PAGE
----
The grandiose and over-dramatic silhouette (with the big padded shoulders, the bustle and the enormous hat) already mark the essential difference between her and Ella's mother. This is the exact opposite. Not only in the silhouette, but also on the fabrics: here, instead of natural floral motifs we find highly stylized floral motifs, rendered in black and an acid-green. These patterns are as far from naturalistic as possible. Also, the velvet, silk and sequins of the dress pose a very stark contrast with the cotton dresses of Ella and her mother.

And so, with just one glance, we know that this woman will never be a mother to Ella. She's elegant (opposing her mother's homeyness) and she's stern and sever (opposing the sweetness and approachability of Ella's mother). She's envy-green instead of loving-blue.

This is the guidebook that all of the stepmother's designs follow: artificiality, high level fabrics, sophisticated looks... In terms of silhouette, this translates to: bustles, high collars, very tight bodices, and padded shoulders. This is clearly reminiscent of the great Hollywood Divas: strong, bold and edgy.

I particularly enjoy the "false" bustle, as I call it (seen in the picture below); which is the 40's interpretation of a bustle. This means that, instead of the skirt being a whole, here you have a tubular skirt and the bustle is added later, almost as a tail.

As for the colors; she's always dressed with strong colors, mainly greens, though there are also yellows and some occasional dark blues. But within her designs, there's a always an element of black, highlighting her inner darkness as a person.

Her designs are consistent in terms of color palette and silhouette, and help create an air of intimidation around her character.

Now let's focus on her ball gown: an extraordinary acid-green taffeta extravaganza.

This design is the radical opposite of Cinderella's ball gown: it's loud, artificial (silhouette-wise) and stiff. And it sticks out in the crowd also (which helps the narrative because we can easily identify the main players amongst the throngs of extras). This is mainly because it feels very much anachronistic. Everyone else in the room is wearing vaguely inspired 1850's-1860's gowns, and she, instead, is wearing a 1940's gown.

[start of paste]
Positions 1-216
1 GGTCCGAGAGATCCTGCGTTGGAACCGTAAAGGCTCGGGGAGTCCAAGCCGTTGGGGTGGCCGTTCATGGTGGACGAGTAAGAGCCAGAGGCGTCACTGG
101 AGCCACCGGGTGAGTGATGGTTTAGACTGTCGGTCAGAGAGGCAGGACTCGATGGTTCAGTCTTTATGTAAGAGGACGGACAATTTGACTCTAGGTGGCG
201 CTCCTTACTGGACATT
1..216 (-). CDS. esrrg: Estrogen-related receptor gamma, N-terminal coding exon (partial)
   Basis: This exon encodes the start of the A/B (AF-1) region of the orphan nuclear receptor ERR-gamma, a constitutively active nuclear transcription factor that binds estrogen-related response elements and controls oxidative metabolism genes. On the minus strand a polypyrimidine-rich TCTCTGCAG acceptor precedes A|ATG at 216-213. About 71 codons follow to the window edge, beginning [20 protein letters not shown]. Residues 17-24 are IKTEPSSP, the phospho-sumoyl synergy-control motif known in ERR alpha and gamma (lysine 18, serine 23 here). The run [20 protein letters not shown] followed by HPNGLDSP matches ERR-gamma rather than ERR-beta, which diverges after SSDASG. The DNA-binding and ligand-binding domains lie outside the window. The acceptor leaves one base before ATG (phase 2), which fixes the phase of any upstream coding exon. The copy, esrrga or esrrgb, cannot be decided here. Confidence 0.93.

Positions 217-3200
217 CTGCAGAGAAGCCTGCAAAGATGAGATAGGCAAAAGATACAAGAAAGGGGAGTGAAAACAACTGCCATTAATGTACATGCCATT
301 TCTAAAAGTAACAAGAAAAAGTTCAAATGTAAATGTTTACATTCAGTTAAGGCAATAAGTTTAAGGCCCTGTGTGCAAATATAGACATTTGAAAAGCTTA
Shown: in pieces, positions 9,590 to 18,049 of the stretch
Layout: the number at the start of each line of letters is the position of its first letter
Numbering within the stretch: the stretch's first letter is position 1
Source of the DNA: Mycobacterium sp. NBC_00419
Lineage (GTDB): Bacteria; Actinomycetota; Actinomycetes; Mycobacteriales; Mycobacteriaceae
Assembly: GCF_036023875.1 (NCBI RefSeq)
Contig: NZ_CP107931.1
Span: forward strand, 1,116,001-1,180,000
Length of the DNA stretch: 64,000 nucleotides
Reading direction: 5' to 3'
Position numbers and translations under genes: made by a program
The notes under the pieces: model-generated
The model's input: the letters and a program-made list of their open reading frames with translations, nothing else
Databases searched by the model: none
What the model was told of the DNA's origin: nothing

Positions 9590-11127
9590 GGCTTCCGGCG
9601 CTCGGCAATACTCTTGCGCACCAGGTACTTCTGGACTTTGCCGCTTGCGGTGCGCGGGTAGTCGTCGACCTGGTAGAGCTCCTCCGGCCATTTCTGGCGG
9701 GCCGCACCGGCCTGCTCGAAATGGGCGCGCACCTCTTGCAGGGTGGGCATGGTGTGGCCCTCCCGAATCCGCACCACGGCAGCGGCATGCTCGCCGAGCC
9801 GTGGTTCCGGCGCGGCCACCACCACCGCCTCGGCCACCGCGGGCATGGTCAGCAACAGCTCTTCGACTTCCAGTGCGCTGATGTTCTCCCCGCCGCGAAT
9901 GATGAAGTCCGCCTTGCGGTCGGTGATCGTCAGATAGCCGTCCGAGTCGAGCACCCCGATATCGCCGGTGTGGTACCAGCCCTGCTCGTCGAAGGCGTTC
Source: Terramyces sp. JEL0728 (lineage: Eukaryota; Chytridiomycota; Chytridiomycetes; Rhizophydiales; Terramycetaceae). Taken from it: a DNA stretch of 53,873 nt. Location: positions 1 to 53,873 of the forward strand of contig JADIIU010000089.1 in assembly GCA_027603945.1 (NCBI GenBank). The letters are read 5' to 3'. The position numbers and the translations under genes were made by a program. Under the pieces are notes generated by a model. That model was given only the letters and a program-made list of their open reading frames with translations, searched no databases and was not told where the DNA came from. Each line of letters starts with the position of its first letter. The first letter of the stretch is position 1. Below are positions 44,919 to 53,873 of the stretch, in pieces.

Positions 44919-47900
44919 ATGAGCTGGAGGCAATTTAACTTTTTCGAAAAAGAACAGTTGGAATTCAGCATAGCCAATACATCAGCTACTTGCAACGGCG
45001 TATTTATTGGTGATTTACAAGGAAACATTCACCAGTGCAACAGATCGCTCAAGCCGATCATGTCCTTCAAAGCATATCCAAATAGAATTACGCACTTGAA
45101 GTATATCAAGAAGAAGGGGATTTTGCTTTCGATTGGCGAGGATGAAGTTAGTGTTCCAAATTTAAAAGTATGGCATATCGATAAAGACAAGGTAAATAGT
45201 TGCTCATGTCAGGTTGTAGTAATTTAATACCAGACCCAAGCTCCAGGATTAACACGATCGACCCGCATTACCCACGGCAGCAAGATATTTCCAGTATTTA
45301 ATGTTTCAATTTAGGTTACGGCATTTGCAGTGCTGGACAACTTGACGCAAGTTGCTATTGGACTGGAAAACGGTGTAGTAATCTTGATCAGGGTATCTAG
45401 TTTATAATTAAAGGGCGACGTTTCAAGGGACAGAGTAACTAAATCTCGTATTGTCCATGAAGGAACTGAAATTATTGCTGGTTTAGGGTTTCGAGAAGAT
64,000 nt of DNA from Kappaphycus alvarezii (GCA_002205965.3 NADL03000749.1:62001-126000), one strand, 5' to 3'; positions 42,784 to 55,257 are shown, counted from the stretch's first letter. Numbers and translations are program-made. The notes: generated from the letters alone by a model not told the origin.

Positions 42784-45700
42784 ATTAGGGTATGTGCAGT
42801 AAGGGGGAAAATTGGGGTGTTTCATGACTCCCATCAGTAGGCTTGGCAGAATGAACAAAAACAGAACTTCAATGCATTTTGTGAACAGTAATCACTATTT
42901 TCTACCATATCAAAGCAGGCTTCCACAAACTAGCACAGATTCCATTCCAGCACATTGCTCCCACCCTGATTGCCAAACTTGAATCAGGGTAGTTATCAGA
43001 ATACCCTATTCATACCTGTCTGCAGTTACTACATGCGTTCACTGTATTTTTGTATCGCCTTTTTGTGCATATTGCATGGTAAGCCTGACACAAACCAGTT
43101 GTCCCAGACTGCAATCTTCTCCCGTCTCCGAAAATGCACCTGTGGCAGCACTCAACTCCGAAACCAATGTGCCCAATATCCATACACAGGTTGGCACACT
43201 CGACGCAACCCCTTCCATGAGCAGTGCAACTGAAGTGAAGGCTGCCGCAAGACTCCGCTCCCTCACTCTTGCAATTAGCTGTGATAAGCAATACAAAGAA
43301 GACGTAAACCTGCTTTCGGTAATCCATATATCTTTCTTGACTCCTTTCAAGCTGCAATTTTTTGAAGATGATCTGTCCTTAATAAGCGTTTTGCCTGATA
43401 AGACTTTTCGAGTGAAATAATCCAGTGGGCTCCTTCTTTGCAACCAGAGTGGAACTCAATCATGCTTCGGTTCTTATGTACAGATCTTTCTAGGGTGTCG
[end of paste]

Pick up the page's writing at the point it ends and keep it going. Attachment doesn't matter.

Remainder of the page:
To wrap her fabulous designs, let's have a look at her last design, which she wears during the shoe fitting.

This dress summarizes perfectly the spirit of the character: false and artificial, envious, opulent (notice the solid gold necklace) and, surprisingly, it's my favorite design for her character.


Ella's stepsisters are dressed, clearly, to be the comic relief of the movie. The main idea for the designs is to make them look totally ridiculous to match their personalities. To do this, their designs were made so that they would always look a tad overdone, always a tad vulgar. They are a pair of very silly girls, and they are dressed as such.

The bright, over-saturated color, the cheap fabrics and the tacky prints help to visualize the ridiculousness and vulgarity of these characters. They're vain, and want to be fashionable at all cost even if they don't have neither the money nor the taste.

On top of all that, there's the fact that they always wear identical clothes, but in different colors (which was directly taken from the animated version). Drizella always wears the outfit in yellow and Anastasia always wears it in pink. It's like they are a combo, a double act of some sort. Not only is it ridiculous, it also helps transmit the idea that they are spoiled little children.